Appearing publicly with the presidents of Botswana, Ghana, Mozambique, Namibia and Niger, Mr. Bush said, "What a strong statement that these leaders have made about democracy and the importance of democracy on the continent of Africa."
"All of us share a fundamental commitment to advancing democracy and opportunity on the continent of Africa," he told the five, all elected or re-elected last year in democratic elections.
"And all of us believe that one of the most effective ways to advance democracy and deliver hope to the people of Africa is through mutually beneficial trade," Mr. Bush said.
The president touted a large jump in trade with Africa last year that he said is due to a pact he signed into law. It offers duty-free treatment on some goods and other trade benefits to 37 of the 48 nations in sub-Saharan Africa. The pact also requires participating countries to show they are making progress toward a market-based economy, the rule of law, free trade, the protection of workers' rights and policies that will reduce poverty.
"That's how you spread wealth," Mr. Bush said. "That's how you encourage hope and opportunity."
He also said the United States is helping Africans by working with others in themajor industrialized nations to eliminate more than $40 billion of debt owed by 18 of the world's poorest nations, including 14 in Africa.
"We believe by removing a crippling debt burden, we'll help millions of Africans improve their lives and grow their economies," he said.
The United States is the largest single provider of economic aid to Africa, but critics contend it is not doing enough because it has given a lower percentage of its gross domestic product in aid than other major industrialized countries.
Ghana, Mozambique and Niger are three of the nations that will benefit from the debt relief package agreed to over the weekend in London by finance ministers from the eight nations. The proposal was put forward by Britain and the United States following talks in Washington last week between MR. Bush and British Prime Minister Tony Blair.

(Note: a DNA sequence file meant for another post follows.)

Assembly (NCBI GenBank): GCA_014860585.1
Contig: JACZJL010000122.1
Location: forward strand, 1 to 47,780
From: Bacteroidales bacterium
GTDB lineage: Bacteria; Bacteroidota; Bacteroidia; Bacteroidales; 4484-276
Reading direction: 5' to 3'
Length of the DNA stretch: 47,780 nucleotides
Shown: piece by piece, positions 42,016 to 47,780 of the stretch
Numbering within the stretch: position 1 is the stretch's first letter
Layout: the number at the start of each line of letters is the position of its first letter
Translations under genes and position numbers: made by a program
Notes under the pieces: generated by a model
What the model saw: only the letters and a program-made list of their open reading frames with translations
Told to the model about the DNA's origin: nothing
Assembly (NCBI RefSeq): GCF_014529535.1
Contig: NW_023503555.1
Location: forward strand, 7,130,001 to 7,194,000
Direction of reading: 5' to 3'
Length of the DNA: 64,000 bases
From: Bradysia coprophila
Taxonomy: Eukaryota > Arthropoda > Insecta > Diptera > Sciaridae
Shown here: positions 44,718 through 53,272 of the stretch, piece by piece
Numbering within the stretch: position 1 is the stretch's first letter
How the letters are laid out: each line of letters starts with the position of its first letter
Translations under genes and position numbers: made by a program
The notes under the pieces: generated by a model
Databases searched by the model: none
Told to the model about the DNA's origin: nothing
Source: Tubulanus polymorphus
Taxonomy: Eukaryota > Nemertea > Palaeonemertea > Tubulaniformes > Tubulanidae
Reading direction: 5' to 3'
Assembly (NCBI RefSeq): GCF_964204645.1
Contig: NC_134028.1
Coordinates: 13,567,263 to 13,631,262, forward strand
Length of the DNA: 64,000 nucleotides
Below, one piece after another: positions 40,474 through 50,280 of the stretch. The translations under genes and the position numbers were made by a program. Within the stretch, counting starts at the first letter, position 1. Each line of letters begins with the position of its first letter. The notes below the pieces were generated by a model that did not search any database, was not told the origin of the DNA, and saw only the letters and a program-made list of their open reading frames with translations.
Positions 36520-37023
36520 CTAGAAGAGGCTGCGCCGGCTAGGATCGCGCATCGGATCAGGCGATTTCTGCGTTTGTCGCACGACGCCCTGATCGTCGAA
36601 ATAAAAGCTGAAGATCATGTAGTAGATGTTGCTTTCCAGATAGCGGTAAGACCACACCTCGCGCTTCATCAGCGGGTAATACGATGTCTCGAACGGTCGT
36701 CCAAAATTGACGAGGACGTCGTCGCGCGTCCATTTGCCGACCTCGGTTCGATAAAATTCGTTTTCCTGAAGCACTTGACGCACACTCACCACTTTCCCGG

It was made possible by a significant concession by the White House, when it agreed that the debt write-off would not jeopardize future aid funding. Previously, it had insisted that debt relief come out of existing aid packages.
The elections last year saw each of the five nations represented at the White House Monday either re-elect their leaders or keep the ruling party in power.
Botswana President Festus Mogae won a new term in October elections that saw his party keep its 38-year lock on power in one of Africa's most stable, and most prosperous, democracies.
Ghana's President John Kufuor, whose election victory in 2000 marked the country's first-ever democratic transfer of power, won re-election in December. The country prides itself on leading the way for a new generation of maturing African democracies.
Armando Guebuza won in December as Mozambique's ruling party candidate, but the voting was marred by such voter apathy it raised questions about the health of the emerging democracy in one of the world's poorest countries.
November elections in Namibia saw the ruling party retain the presidency with the landslide election of Hifikepunye Pohamba.
President Mamadou Tandja of Niger, the country's first elected president to complete his term without assassination or coup, won re-election in December.